Hopefully you’ve already heard about DLM Dashboard? It’s Redgate’s new free tool for helping anyone who’s responsible for knowing what database schema is deployed where. If you hadn’t heard of it please feel free to download it, set it up, and come back to reading this post in about half an hour…
Back with us? Great!
What is the DLM Dashboard?
In a nutshell DLM Dashboard sends you emails when your database schema changes, and tells you what changed, how it was changed and who changed it. It can gives you an awesome history of what was deployed where, along with your commentary about why it was deployed. It also automatically spots and labels database schema that is has seen before, so you can see your changes flowing from development up to production.
If you have more than one database that you care about, as a dashboard user you need a way to organize the information you’re seeing in front of you. The tool has the concepts of ‘Environments’ and ‘Projects’ to help with this. However since we launched the very first alpha version of DLM Dashboard in August 2014 we’ve had lots of feedback, and our own internal reservations, about the concept of ‘Projects’ in the tool.
What projects are used for isn’t very clear, and they have been more confusing for most of our users than they have been helpful. We’re planning to rework the concept into something much clearer. However in order to do that we’re going to need to remove the current projects concept for a few months while we build the pieces we need to make an awesome way of organizing your dashboard.
We’ve made the decision to remove projects upfront, rather than have them stay around as a ‘legacy’ feature. We’re doing this because we’re going to be able to develop new features much faster, and with fewer bugs, if we focus on a single user experience. We’re proud of our weekly release cadence and the rate at which we’re launching new features (see the release notes), we don’t want to slow down. It’s also going to mean that the DLM Dashboard is clearer and even easier to setup.
Where we want to get to
We want to get to something like this:
Here you’re able to group multiple databases together into groups, and apply a representation of a workflow that matches the development lifecycle of each database.
How we’re going to get there
The above is going to take us a little while though, and we have some other great features we want to do along the way. It’s going to be later this year before we’ll have that done. So first, in the next month or so, we’re going to get to the below, where you can sort by environment or by server. From our research and your feedback we believe this will be a much more useful way of organizing features for most of our users.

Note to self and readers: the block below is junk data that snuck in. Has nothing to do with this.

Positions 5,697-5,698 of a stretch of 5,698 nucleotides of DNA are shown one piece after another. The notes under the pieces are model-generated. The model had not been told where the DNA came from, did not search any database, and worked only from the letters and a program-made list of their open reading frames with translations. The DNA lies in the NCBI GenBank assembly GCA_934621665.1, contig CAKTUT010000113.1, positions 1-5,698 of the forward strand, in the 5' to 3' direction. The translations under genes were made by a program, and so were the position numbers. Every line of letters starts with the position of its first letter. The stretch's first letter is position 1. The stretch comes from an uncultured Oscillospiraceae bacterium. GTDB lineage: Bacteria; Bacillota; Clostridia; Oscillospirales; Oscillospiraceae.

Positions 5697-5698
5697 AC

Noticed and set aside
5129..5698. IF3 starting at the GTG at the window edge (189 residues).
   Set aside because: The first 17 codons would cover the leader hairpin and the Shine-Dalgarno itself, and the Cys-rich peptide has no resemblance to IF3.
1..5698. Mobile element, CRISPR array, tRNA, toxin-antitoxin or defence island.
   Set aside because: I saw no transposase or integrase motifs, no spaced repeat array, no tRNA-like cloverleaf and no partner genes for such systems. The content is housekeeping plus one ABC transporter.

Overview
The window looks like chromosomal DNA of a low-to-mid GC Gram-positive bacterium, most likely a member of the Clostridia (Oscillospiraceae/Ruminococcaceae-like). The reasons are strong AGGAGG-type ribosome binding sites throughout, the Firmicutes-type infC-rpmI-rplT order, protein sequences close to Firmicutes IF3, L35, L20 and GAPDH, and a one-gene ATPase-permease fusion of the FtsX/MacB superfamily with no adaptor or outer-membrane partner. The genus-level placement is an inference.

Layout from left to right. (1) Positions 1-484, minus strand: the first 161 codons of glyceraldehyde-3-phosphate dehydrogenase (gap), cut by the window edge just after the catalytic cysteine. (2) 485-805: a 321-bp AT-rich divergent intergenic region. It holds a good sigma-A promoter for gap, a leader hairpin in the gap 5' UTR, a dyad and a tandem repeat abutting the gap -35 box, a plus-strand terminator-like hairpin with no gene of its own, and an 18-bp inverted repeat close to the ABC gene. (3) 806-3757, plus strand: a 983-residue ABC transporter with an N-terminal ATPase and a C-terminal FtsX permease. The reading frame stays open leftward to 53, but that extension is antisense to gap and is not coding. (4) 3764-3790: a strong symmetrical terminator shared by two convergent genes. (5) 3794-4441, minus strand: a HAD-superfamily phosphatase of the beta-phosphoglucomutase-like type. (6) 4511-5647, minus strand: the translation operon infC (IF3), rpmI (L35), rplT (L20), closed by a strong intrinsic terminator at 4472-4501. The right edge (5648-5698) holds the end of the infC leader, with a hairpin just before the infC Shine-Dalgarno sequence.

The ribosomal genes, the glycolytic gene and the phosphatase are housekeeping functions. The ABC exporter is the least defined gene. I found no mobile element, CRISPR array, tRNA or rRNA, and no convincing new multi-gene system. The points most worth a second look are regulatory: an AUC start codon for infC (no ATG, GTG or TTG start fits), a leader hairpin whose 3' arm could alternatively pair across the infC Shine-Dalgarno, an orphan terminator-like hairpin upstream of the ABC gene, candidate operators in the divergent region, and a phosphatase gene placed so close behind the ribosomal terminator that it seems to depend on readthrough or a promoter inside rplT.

If you only have a few databases in the dashboard, these views will replicate projects pretty well. However if you have a lot of databases we do understand that we’ve temporarily removed a mechanism that helped you sort your dashboard screen. Please bear with us, we’d really like your help and input to refine our plans for great way to organize your databases! We’ll make sure we tell you in our release notes and the check for updates mechanism when there’s a big breaking change like this.
Please let us know what you think
If you’re happy to share your thoughts on what should replace projects, please leave us a comment here, or on the UserVoice forum, or drop us a note on firstname.lastname@example.org. They’ll really help us to build a great successor feature to projects that make DLM Dashboard even better for you to use.
Also in Database development
What are the biggest challenges in monitoring SQL Server, and what should you expect from a third-party tool?
Redgate has just published the 2019 State of SQL server Monitoring Report, so I thought I’d read it to find out if the results it reveals chime with my own experience talking to large, distributed e...
Also in Blog
Ahead of our attendance at IDC’s DevOps Conference in September 2019, we approached Jen Thomson, IDC’s Senior Research Director & Lead for Accelerated App Delivery Practice, to help us articul...
Also about DLM Dashboard
As a DevOps engineer at Redgate, I’m one of those responsible for keeping the systems going behind the scenes. That’s everything from the internal systems and databases to the infrastructure that ...